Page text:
West Virginia panel targets doctors, pharmacies linked to overdoses

December 29, 2014

During one six-month period, one West Virginia doctor wrote prescriptions linked to six drug-overdose deaths; nine other doctors wrote prescriptions linked to two or more overdose deaths.

During one six-month period, one West Virginia doctor wrote prescriptions linked to six drug-overdose deaths; nine other doctors wrote prescriptions linked to two or more overdose deaths.

Now, according to an article in the Charleston Gazette,  a West Virginia state panel is reviewing overdose deaths and plans to send law enforcement agencies the names of at least 27 doctors and 20 pharmacies. The names will also be referred to medical licensing boards and the state Board of Pharmacy.

Doctors writing fewer painkiller Rxs

“You’ll have the same doctor with several patients dying of an overdose with the drug he prescribed,” David Potters, the pharmacy board’s executive director, told the newspaper. “There’s reasonable cause to look at it more closely.”

West Virginia has the highest drug overdose rate in the country. Back in 2013, West Virginia state legislators passed a bill aimed at curbing the epidemic. Part of the bill was the establishment of a panel that closely scrutinized prescription drug overdoses.

Not all doctors who wrote prescriptions linked to drug overdoses will be referred to law enforcement officials. Some will receive educational letters that urge them to use caution when prescribing. “Maybe they didn’t prescribe anything that, alone, was terrible,” Potters said. “Or it wasn’t illegal or improper to prescribe the drugs, but they get a letter saying please use the utmost of care and make sure they’re not getting anything else from other prescribers.”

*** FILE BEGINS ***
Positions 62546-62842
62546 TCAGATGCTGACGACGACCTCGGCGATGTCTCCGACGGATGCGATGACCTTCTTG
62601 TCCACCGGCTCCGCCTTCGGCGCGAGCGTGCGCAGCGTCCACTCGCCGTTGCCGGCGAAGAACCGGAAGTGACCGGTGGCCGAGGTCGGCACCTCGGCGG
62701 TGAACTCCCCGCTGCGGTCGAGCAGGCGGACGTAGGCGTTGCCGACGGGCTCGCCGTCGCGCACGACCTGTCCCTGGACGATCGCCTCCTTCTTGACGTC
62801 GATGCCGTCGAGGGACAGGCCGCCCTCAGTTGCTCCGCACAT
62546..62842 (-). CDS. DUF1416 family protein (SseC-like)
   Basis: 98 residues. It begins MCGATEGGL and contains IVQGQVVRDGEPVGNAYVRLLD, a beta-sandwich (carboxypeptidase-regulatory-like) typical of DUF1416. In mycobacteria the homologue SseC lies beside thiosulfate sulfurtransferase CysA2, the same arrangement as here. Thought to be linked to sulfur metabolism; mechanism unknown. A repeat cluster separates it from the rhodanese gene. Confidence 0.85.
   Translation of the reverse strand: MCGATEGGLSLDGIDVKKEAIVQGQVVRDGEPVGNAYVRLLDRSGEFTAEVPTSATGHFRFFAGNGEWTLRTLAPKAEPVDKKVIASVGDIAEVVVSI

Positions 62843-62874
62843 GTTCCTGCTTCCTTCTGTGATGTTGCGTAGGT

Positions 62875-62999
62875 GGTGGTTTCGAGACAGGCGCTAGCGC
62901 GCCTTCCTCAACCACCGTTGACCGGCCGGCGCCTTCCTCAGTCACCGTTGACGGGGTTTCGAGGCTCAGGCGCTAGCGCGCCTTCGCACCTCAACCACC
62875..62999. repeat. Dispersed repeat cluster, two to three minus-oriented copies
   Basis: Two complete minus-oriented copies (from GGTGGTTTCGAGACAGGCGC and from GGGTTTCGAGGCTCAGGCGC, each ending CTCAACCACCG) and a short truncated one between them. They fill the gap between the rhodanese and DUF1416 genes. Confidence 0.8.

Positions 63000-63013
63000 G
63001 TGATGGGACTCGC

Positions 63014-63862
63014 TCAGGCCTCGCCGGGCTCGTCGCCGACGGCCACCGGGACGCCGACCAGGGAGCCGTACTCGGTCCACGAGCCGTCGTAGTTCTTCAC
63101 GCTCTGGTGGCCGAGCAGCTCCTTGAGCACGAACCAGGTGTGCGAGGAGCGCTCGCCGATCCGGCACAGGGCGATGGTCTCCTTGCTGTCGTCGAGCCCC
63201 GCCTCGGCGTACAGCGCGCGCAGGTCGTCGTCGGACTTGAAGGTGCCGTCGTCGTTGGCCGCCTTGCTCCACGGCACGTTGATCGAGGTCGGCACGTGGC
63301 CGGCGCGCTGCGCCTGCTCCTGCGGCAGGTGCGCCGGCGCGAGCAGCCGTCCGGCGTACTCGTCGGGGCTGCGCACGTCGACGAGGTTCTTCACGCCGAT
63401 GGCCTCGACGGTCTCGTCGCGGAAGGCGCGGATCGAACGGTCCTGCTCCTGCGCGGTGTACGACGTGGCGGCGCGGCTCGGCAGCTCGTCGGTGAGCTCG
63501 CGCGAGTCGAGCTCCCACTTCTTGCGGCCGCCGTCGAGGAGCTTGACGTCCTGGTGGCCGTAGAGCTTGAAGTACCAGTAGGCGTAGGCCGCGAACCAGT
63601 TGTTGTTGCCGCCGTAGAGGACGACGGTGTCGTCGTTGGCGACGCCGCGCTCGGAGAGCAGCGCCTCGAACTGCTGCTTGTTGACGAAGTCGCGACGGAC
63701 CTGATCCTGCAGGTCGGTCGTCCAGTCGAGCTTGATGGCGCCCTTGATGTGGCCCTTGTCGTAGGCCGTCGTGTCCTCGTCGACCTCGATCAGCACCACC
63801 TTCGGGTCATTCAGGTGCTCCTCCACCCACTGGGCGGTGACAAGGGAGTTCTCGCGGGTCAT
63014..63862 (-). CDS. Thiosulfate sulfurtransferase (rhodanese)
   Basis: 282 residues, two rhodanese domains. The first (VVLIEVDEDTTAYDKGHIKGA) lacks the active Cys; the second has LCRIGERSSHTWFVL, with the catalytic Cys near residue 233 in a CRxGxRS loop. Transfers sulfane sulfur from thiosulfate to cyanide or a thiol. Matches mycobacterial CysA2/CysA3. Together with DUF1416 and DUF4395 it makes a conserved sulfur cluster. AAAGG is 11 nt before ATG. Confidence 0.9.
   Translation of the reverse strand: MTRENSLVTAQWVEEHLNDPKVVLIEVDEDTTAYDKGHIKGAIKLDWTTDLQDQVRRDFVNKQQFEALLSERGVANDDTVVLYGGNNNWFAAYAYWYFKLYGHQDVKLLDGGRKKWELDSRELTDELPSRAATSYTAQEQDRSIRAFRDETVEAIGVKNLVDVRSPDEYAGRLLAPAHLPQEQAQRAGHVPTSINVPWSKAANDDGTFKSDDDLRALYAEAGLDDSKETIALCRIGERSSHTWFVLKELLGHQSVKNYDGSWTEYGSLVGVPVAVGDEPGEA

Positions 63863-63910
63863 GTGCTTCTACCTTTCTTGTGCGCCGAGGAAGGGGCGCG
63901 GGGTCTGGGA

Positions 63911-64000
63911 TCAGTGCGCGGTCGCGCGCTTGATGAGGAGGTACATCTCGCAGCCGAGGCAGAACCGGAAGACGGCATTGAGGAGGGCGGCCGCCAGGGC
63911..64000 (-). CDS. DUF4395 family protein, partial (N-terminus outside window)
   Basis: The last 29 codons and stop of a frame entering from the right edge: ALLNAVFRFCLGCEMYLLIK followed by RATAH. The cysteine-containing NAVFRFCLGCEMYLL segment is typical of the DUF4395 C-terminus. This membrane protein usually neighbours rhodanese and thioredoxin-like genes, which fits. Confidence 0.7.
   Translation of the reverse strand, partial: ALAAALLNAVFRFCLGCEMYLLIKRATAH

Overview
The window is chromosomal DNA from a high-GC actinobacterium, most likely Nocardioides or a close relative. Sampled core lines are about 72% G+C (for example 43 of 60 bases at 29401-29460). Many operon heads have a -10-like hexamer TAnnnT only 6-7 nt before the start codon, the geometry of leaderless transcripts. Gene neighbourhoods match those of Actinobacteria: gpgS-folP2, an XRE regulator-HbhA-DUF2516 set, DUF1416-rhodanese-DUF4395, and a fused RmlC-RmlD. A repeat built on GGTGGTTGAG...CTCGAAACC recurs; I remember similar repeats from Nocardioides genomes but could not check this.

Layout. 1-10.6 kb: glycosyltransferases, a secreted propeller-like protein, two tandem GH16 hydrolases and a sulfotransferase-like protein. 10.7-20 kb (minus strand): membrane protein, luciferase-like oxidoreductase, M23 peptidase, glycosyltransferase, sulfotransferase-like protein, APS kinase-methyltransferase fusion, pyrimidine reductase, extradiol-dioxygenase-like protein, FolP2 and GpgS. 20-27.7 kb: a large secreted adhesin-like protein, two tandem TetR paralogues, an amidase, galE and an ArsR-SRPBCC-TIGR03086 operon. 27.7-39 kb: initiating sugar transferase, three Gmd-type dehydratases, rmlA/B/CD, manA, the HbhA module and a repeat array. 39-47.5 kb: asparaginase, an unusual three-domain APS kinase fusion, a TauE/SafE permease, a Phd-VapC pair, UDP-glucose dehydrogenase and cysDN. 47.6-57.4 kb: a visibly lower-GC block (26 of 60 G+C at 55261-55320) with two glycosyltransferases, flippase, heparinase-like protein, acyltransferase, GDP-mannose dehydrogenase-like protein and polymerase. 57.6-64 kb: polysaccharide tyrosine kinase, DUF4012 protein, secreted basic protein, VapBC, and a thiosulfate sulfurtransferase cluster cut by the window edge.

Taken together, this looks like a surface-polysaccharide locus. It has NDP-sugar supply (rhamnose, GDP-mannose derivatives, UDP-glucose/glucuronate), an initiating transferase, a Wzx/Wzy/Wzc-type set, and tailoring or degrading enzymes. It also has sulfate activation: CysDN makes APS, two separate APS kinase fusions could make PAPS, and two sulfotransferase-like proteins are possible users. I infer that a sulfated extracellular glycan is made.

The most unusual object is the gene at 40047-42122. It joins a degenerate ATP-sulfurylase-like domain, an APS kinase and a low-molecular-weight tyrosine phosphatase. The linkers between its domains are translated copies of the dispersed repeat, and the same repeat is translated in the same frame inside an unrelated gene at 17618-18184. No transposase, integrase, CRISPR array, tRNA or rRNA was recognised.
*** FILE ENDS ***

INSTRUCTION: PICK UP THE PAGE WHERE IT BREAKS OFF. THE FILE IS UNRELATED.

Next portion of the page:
Pharmacists who are suspected of dispensing scripts that should not have been filled will have their names sent to the pharmacy board, but not to law enforcement officials. They will also receive letters from the panel.

“If [people who overdosed] went to multiple doctors and got multiple prescriptions that they ended up dying from, but the one pharmacy filled all the prescriptions, that’s going to be a red flag,” Mike Goff, who administers the state’s drug monitoring program, told the newspaper.